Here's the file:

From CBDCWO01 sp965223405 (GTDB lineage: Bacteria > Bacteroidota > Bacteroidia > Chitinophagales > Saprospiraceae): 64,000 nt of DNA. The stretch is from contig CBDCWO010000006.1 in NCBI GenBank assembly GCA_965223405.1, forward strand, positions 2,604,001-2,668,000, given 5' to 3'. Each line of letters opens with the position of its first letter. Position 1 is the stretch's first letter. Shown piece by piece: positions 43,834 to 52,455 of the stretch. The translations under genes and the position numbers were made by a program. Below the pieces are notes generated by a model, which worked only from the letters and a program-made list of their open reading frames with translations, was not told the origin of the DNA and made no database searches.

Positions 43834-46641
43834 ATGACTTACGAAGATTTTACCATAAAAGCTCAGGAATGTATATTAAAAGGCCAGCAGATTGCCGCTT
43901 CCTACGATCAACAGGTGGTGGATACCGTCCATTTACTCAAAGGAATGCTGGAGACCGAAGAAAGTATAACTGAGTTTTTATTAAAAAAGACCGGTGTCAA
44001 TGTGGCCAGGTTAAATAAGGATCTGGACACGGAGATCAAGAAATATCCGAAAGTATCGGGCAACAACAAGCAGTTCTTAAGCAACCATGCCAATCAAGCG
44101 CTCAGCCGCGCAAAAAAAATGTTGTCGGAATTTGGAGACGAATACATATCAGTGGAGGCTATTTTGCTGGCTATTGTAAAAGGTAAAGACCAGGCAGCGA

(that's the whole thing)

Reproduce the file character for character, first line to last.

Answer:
From CBDCWO01 sp965223405 (GTDB lineage: Bacteria > Bacteroidota > Bacteroidia > Chitinophagales > Saprospiraceae): 64,000 nt of DNA. The stretch is from contig CBDCWO010000006.1 in NCBI GenBank assembly GCA_965223405.1, forward strand, positions 2,604,001-2,668,000, given 5' to 3'. Each line of letters opens with the position of its first letter. Position 1 is the stretch's first letter. Shown piece by piece: positions 43,834 to 52,455 of the stretch. The translations under genes and the position numbers were made by a program. Below the pieces are notes generated by a model, which worked only from the letters and a program-made list of their open reading frames with translations, was not told the origin of the DNA and made no database searches.

Positions 43834-46641
43834 ATGACTTACGAAGATTTTACCATAAAAGCTCAGGAATGTATATTAAAAGGCCAGCAGATTGCCGCTT
43901 CCTACGATCAACAGGTGGTGGATACCGTCCATTTACTCAAAGGAATGCTGGAGACCGAAGAAAGTATAACTGAGTTTTTATTAAAAAAGACCGGTGTCAA
44001 TGTGGCCAGGTTAAATAAGGATCTGGACACGGAGATCAAGAAATATCCGAAAGTATCGGGCAACAACAAGCAGTTCTTAAGCAACCATGCCAATCAAGCG
44101 CTCAGCCGCGCAAAAAAAATGTTGTCGGAATTTGGAGACGAATACATATCAGTGGAGGCTATTTTGCTGGCTATTGTAAAAGGTAAAGACCAGGCAGCGA